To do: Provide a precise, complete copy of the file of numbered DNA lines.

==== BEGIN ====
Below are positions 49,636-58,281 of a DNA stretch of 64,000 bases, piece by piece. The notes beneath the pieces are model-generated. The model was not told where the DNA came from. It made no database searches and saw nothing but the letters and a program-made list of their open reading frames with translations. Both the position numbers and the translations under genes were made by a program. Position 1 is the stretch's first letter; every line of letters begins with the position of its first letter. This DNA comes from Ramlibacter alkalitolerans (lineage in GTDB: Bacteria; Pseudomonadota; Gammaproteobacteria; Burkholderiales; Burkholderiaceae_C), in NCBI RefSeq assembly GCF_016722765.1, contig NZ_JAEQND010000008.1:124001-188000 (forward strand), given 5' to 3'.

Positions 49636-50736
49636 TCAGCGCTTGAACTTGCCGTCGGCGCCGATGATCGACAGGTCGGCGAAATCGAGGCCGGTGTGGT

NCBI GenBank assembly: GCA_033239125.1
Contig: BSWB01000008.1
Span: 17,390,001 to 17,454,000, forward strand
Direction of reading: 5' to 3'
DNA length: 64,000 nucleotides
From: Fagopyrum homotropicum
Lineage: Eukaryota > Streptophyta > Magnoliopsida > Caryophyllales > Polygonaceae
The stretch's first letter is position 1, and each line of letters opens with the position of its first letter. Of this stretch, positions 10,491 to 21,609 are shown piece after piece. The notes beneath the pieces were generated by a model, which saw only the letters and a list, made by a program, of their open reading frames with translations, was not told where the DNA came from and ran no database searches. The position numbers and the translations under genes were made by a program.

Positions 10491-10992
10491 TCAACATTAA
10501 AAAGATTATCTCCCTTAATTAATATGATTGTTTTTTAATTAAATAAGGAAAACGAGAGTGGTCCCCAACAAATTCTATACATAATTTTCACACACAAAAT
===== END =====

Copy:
Below are positions 49,636-58,281 of a DNA stretch of 64,000 bases, piece by piece. The notes beneath the pieces are model-generated. The model was not told where the DNA came from. It made no database searches and saw nothing but the letters and a program-made list of their open reading frames with translations. Both the position numbers and the translations under genes were made by a program. Position 1 is the stretch's first letter; every line of letters begins with the position of its first letter. This DNA comes from Ramlibacter alkalitolerans (lineage in GTDB: Bacteria; Pseudomonadota; Gammaproteobacteria; Burkholderiales; Burkholderiaceae_C), in NCBI RefSeq assembly GCF_016722765.1, contig NZ_JAEQND010000008.1:124001-188000 (forward strand), given 5' to 3'.

Positions 49636-50736
49636 TCAGCGCTTGAACTTGCCGTCGGCGCCGATGATCGACAGGTCGGCGAAATCGAGGCCGGTGTGGT

NCBI GenBank assembly: GCA_033239125.1
Contig: BSWB01000008.1
Span: 17,390,001 to 17,454,000, forward strand
Direction of reading: 5' to 3'
DNA length: 64,000 nucleotides
From: Fagopyrum homotropicum
Lineage: Eukaryota > Streptophyta > Magnoliopsida > Caryophyllales > Polygonaceae
The stretch's first letter is position 1, and each line of letters opens with the position of its first letter. Of this stretch, positions 10,491 to 21,609 are shown piece after piece. The notes beneath the pieces were generated by a model, which saw only the letters and a list, made by a program, of their open reading frames with translations, was not told where the DNA came from and ran no database searches. The position numbers and the translations under genes were made by a program.

Positions 10491-10992
10491 TCAACATTAA
10501 AAAGATTATCTCCCTTAATTAATATGATTGTTTTTTAATTAAATAAGGAAAACGAGAGTGGTCCCCAACAAATTCTATACATAATTTTCACACACAAAAT